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JAL to raise $2.7bn to deal with COVID travel slump

Cash to come from subordinated loans and other measures

Japan Airlines is seeking $2.7 billion in fresh capital to tide it over as the carrier continues to struggle with a decline in air traffic due to the COVID-19 pandemic.   © Reuters

TOKYO -- Japan Airlines is looking to raise 300 billion yen ($2.7 billion) in funds to ride out anticipated funding challenges amid the continued slump in air traffic, sources have told Nikkei.

The funds will be raised through subordinated loans and other financing measures, the sources said.

The move comes as air travel continues to languish in Japan despite progress with the country's vaccination program, weighing on the airline's bottom line. JAL will look to shore up its finances to ride out the slowdown, should it continue.

Subordinated debt is set to be classified as quasi-equity this month. JAL is also looking at issuing bonds to raise funds. The amount of the capital raised could vary, depending on demand for the JAL bonds.

The funds are not just to cover operating expenses. The company needs to invest in new initiatives to reduce carbon emissions. JAL wants to limit any damage to its balance sheet by using quasi-equity financing.

JAL confirmed the Nikkei report in the afternoon, issuing a statement that it plans to raise around 300 billion yen through subordinated loans and hybrid financing. The company will announce details of the funding plan on Friday.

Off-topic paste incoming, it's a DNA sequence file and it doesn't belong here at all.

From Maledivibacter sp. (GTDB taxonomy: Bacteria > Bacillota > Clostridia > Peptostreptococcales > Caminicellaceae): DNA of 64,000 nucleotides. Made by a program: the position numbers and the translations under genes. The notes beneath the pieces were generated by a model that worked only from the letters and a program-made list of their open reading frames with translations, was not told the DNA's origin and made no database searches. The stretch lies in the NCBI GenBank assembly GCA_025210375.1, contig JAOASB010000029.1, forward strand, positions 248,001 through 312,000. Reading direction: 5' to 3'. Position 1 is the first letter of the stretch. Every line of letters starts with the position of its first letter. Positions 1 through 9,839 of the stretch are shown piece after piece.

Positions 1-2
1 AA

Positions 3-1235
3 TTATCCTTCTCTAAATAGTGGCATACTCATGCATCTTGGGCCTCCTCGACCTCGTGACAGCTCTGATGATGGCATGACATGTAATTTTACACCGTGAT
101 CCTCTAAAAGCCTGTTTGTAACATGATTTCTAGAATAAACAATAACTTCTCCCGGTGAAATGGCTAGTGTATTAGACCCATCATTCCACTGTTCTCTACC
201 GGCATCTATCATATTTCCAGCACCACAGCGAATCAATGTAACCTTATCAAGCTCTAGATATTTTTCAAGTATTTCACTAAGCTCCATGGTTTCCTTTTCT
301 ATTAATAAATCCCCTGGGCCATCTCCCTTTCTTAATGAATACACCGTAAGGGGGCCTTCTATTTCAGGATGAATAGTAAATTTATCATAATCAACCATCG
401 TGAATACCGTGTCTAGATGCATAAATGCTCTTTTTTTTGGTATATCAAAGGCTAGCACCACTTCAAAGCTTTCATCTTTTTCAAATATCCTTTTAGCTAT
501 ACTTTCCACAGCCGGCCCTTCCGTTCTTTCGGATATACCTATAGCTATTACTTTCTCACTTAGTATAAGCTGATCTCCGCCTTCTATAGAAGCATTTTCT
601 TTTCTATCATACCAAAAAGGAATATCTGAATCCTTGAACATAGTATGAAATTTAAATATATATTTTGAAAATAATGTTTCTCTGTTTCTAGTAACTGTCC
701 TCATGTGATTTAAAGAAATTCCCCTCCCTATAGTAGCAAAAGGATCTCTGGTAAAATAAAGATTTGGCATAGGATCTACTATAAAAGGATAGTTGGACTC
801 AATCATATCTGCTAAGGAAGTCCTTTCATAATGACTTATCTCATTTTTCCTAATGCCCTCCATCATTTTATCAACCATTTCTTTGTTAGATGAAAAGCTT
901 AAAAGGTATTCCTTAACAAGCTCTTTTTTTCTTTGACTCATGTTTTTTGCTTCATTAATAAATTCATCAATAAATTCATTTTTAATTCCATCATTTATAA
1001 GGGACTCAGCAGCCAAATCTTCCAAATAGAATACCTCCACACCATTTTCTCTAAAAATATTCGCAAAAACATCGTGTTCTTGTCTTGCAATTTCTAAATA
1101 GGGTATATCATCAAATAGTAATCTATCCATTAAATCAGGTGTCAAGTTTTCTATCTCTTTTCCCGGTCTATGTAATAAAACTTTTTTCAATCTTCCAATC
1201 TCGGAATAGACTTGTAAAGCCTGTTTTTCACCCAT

The move follows earlier rounds of capital raising of 180 billion yen carried out in November and December. JAL has concluded that it needs an additional cash buffer as the pandemic has lasted longer than expected. The country has been under the state of emergency for much of the year.

JAL has a capital-to-asset ratio of 42.4%, one of the healthiest among global airlines. But the company has continued to bleed cash over the past several months. As of the end of June, the company's liquidity position stood at 357 billion yen, down by 50 billion yen from three months earlier.

Demand for domestic air travel remains weak amid repeated extensions of the state of emergency in Japan, while International travel shows no signs of recovering. Passenger traffic in July stood at 40% of the 2019 level for domestic routes and less than 10% of 2019 figures for international routes.

Despite these challenges, the company is moving ahead with a three-year business plan that calls for investing 450 billion yen through March 2024. The spending will go toward purchasing Airbus' newer, more eco-friendly A350-900 aircraft, and to strengthen its low-cost carrier business.

Unlike the manufacturing sector, the airline industry has been left out of the post-COVID recovery. Japanese discount airline Skymark was forced to raise 4 billion yen through a share allotment and subordinated loans, while the Philippine Airlines filed for Chapter 11 bankruptcy protection in the U.S.

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